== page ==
Wednesday, January 9, 2013

January Housing Inventory Declines 24 Percent

The Mortgage Corner

The surest sign that property values will increase this year is the large decline in homes for sale. This is in part due to increasing sales, with existing-home sales up some 6 percent, year-over-year. But there is also a sharp decline in the so-called shadow inventory of homes in mortgage default, as well as outright foreclosures.

According to the for (54 metro areas), overall inventory is down 23.9 percent year-over-year in early January, and probably at the lowest level since the early '00s. This Calculated Risk graph shows the NAR estimate of existing home inventory through November (left axis) and the HousingTracker data for the 54 metro areas through early January.


Graph: Calculated Risk

According to the NAR, national inventory declined to 2.03 million in November down from 2.11 million in October. This is the lowest level of inventory since December 2001. Inventory is not seasonally adjusted, and usually inventory decreases from the seasonal high in mid-summer to the seasonal lows in December and January as sellers take their homes off the market for the holidays.

Gary Wood’s December Santa Barbara MLS data also show signs of less inventory for sale. In December 2012 escrows remained strong with about 90 down from 98 in November and the median list price on those escrows went up from $811,850 the previous month to over $900,000, so we may be seeing prices rising substantially this year. But closing periods are falling. For instance, the $550,000 to $599,999 price average sale period averaged just 9 days, while 6 other price ranges closed within 20-30 days.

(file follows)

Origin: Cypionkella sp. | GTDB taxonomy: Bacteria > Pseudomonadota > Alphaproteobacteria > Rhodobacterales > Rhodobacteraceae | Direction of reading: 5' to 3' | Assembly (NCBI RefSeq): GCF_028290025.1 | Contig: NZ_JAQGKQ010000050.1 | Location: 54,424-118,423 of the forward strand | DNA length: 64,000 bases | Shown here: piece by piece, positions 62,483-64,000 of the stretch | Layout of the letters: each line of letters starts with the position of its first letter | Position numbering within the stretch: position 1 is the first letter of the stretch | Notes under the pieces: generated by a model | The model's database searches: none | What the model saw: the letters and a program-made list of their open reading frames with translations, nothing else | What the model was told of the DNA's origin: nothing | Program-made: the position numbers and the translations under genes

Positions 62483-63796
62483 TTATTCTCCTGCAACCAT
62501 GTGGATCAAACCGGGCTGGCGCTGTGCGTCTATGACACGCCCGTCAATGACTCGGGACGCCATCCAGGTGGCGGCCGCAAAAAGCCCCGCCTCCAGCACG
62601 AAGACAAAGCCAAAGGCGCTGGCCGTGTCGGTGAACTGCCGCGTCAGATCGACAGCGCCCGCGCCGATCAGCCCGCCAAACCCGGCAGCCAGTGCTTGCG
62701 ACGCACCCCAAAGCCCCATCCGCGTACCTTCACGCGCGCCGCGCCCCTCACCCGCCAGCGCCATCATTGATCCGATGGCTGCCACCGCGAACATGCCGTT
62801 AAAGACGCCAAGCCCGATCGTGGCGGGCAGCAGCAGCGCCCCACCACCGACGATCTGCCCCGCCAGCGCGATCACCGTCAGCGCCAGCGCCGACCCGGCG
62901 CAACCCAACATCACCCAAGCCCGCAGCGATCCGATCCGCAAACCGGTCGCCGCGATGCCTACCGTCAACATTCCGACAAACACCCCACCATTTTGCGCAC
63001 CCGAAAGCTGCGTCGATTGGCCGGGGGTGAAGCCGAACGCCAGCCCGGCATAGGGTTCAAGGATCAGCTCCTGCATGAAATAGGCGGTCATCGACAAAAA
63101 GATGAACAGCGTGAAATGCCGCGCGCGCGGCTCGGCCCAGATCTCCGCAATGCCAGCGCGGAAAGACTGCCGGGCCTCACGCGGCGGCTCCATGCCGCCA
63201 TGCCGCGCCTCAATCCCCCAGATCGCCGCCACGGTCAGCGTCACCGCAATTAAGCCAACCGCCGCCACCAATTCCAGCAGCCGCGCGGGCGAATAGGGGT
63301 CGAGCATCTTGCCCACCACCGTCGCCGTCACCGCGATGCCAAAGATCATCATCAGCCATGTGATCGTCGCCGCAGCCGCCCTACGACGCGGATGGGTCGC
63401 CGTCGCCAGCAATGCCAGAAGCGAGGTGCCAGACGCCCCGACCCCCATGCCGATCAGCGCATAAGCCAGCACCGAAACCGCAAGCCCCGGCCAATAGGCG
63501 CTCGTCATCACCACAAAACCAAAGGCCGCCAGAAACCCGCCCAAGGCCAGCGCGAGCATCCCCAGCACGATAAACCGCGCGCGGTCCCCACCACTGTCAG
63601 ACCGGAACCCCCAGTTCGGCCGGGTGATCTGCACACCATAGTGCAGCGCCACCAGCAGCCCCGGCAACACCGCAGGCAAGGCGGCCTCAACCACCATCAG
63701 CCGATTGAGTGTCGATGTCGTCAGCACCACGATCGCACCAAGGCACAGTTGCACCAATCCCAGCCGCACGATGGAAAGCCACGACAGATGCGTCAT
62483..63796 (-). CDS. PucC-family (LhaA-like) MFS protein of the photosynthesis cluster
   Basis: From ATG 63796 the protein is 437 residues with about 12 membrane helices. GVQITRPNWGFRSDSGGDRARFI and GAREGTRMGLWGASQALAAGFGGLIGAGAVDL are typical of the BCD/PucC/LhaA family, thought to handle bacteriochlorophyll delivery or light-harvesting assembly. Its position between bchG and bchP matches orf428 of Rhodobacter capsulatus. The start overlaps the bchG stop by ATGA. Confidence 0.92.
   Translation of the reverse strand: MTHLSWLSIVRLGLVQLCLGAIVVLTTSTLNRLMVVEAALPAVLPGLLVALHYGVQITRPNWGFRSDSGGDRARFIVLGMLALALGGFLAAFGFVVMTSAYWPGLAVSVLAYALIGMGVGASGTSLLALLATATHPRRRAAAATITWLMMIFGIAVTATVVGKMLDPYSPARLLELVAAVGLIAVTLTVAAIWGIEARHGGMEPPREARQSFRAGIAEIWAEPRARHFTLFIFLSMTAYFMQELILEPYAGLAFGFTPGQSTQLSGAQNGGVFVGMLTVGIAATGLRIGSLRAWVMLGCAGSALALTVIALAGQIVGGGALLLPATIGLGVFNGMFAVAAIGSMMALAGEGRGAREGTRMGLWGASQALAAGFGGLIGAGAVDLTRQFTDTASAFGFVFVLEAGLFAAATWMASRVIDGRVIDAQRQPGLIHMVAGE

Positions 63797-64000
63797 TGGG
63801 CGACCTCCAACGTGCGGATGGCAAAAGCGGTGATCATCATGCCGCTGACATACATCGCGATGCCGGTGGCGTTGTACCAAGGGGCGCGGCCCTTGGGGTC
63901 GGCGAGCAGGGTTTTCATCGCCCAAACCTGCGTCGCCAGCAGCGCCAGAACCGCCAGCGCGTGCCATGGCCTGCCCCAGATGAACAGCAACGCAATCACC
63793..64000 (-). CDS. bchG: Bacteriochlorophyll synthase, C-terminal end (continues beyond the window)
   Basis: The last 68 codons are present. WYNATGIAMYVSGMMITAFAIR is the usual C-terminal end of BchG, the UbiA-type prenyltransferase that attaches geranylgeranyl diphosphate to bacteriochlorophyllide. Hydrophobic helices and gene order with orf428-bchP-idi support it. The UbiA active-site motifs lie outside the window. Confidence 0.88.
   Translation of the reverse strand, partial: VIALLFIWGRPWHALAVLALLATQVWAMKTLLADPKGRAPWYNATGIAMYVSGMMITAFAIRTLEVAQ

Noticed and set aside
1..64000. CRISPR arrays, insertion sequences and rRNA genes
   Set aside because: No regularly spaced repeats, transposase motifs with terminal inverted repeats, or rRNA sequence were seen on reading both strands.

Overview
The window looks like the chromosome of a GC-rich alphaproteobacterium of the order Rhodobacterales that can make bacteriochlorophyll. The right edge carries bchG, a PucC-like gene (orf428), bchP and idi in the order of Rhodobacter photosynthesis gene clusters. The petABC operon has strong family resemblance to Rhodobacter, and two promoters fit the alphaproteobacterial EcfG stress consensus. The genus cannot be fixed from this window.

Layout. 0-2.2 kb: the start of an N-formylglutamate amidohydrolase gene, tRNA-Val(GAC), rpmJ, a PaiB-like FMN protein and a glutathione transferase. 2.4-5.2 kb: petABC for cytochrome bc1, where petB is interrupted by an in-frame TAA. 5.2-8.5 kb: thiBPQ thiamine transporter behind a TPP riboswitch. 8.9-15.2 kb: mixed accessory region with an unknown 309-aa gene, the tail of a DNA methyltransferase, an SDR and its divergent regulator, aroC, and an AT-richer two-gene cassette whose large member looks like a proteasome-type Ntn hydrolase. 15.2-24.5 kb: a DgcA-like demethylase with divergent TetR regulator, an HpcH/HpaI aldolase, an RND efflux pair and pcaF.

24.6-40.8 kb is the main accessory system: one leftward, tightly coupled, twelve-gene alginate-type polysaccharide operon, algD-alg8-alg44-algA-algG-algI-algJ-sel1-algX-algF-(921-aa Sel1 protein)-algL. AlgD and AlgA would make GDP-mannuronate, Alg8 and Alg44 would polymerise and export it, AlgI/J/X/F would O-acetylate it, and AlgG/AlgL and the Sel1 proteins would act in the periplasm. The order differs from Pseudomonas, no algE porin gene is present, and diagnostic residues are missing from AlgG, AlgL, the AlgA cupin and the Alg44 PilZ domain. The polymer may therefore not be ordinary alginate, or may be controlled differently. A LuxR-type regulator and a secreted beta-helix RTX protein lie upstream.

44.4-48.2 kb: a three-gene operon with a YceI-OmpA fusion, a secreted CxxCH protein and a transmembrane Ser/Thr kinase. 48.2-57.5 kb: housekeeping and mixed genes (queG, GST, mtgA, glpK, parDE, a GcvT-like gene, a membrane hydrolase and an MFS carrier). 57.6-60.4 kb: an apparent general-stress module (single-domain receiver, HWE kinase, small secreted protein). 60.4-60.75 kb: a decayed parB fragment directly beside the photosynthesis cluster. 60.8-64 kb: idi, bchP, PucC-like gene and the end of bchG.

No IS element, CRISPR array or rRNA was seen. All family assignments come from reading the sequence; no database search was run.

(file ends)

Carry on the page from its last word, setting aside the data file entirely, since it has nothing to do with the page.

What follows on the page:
Continued price improvement is dependent on interest rates maintaining their record lows through 2013, of course. But Fed Chairman Bernanke has promised to maintain such low rates until the unemployment rate has declined to 6.5 percent, which won’t probably happen until 2015. So that will also stimulate the building of more new housing. Some of it will be rentals, as vacancy rates are tumbling. It is also depending on more new households forming. And economists are predicting that household formation could almost double in coming years from its low during the recent recession.

Harlan Green © 2012

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